Something sprang from the stone on Anja’s palm. It was eye-watering to look at, an insubstantial shape which called to mind the great predators of the south not by their shape but by how they moved together, and at the same time a massive, terrifying presence.
The room was large, but not large enough to contain it. It curled snake-like around the Septumvirate’s table, opened its mouth, and roared, and in an instant the chamber was plunged into total silence. The mages leaped to their feet, and suddenly a gale-force wind whirled around the room. It forced the draug up against the wall, but the creature reared and swooped at them.
Anja saw one of them standing still, no longer working the winds that whipped soundlessly around them, staring at her in naked disbelief. The draug was thrown off course by a blast of air that shook the masonry, and as it came around for another pass Anja felt it thrust talons forward.
“That’s enough,” she said softly. Her voice cut through the shroud of silence, the only thing audible in a room that should have been by all rights shrieking with wind and echoing with the shouts of battle. The draug clawed at the air, dragged inexorably back to its prison, and all eyes turned toward Anja.
She closed her hand around the stone. She found she could hear again, but nobody said a word. There was nevertheless a question hanging in the air, and so Anja answered it. “I— I didn’t know how to kill it,” she explained. “So I saw what it did to me, and did it back.” She wobbled on her feet, voice still soft. She was suddenly very tired. “I’m sorry. I should have warned you.” Hans had moved to stand next to her. She hadn’t seen him come back into the room, but with a grateful smile she steadied herself against his arm anyway.
The winds from the brief struggle had blown the Septumvirate’s hoods back, and they looked somewhat less intimidating without them. They blinked, returning to their seats, and stared.
Eventually, one of them spoke. It was the same one, Anja dimly recalled, who’d been staring first, when the draug had been present, and also the one who had asked what she’d done with it earlier. He was short and wrinkled, and had no hair left beyond the two tufts of white above his ears, but something about his eyes suggested to Anja that there was still an active mind behind them. “Are you alright?” he said. She didn’t expect the kindliness she heard in his voice.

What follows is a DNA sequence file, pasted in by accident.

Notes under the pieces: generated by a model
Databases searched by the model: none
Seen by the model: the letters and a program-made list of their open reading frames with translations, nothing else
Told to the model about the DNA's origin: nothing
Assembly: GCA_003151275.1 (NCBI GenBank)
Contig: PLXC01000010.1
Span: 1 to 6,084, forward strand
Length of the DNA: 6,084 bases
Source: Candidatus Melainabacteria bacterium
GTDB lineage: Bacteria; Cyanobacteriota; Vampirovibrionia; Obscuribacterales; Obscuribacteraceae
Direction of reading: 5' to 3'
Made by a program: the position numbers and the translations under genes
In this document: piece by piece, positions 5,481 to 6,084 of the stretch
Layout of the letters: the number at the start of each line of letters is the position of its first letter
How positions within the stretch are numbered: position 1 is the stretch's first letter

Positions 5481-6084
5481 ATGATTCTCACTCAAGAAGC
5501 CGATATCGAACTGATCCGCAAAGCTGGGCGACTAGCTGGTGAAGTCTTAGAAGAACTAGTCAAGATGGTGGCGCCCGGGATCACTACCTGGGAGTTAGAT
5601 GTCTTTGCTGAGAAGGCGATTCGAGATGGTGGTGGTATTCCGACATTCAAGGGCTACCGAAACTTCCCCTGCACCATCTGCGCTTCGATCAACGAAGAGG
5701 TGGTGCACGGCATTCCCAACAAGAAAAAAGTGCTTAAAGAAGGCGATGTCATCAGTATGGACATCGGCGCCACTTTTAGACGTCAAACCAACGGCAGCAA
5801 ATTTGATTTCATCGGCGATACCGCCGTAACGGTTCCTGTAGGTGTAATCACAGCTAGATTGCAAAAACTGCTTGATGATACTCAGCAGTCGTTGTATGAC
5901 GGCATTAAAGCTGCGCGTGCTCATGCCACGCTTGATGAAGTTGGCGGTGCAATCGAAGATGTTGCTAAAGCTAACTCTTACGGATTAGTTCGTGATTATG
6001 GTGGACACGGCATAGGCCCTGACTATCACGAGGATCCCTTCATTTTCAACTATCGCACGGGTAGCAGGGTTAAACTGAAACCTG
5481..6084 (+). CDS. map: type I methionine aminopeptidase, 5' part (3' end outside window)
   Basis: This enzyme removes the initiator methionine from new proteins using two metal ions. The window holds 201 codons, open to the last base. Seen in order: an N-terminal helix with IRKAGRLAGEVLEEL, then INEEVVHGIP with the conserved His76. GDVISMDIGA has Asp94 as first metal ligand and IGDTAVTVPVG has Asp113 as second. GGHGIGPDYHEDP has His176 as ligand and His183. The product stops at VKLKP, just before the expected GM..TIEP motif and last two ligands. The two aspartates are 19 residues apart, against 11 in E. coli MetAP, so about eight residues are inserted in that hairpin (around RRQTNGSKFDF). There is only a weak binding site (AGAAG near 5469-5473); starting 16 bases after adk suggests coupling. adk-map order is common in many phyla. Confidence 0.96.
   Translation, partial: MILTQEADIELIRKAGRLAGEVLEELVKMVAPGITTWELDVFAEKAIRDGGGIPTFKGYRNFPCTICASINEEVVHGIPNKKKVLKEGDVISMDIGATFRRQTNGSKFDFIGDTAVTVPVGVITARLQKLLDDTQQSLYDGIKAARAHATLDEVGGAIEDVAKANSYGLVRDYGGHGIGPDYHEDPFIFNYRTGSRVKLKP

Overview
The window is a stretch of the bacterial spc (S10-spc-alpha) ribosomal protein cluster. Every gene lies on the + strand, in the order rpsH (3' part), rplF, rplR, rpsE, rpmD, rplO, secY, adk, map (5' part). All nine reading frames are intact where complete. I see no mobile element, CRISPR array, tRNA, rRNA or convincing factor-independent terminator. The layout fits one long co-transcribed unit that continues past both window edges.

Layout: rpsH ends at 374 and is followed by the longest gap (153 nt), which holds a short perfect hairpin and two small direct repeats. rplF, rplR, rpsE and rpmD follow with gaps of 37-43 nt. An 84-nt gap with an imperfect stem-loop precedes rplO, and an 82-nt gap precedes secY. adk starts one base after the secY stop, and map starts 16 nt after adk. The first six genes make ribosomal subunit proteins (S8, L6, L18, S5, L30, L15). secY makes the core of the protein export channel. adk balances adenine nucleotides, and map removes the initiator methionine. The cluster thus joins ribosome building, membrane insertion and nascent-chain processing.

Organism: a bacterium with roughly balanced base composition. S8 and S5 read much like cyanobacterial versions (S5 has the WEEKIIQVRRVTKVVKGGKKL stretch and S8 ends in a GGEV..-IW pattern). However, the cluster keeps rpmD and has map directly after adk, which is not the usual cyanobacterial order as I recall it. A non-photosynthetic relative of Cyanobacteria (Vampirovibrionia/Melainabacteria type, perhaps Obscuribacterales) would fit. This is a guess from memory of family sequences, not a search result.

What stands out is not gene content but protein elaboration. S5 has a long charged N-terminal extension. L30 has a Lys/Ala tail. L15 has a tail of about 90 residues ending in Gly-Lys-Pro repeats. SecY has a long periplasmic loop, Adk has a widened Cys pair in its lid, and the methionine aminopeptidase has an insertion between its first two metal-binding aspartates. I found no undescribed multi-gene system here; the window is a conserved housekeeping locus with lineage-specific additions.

She smiled in what she hoped was a reassuring way. “I will be, thank you. It was easier than the first time.”
The old man laughed. “I expect it was.” He glanced sidelong at his colleagues as he shifted in his chair. “Would you care for a chair, child?” Anja nodded. “Master Skräskyddsling, would you be so kind as to locate one for her? Thank you. Now,” he said, addressing Anja again, “you seem to have some control over that thing, and while I appreciate that you don’t have the vocabulary to give us a technical explanation, an intuitive one will do.” He smiled sympathetically. “I’m sure it’s a burden you don’t want to bear. If nothing else I expect we can help with that.”
Mikel returned with a servant in tow, who placed a chair behind Anja. She sank into it with a sigh. “That would be nice. It’s a lot to worry about.” She opened her hand again and brought her eyes down to the pebble. “It’s a cage,” she said uncertainly. “The draug is stuck inside, but I can open the door to let it out.”
“Yes,” said the old man. “When you did, was it under your control?”
Anja thought about it. “No,” she decided. “Not until the very end. I was…” she began, and after a moment or two of vague gesturing she said, “I was trying to tell it what to do, but I could feel it pushing back. I guess you could say I had to shout, maybe?”
“Could one of us have done it?”
“I— I don’t think you have the right kind of cage.”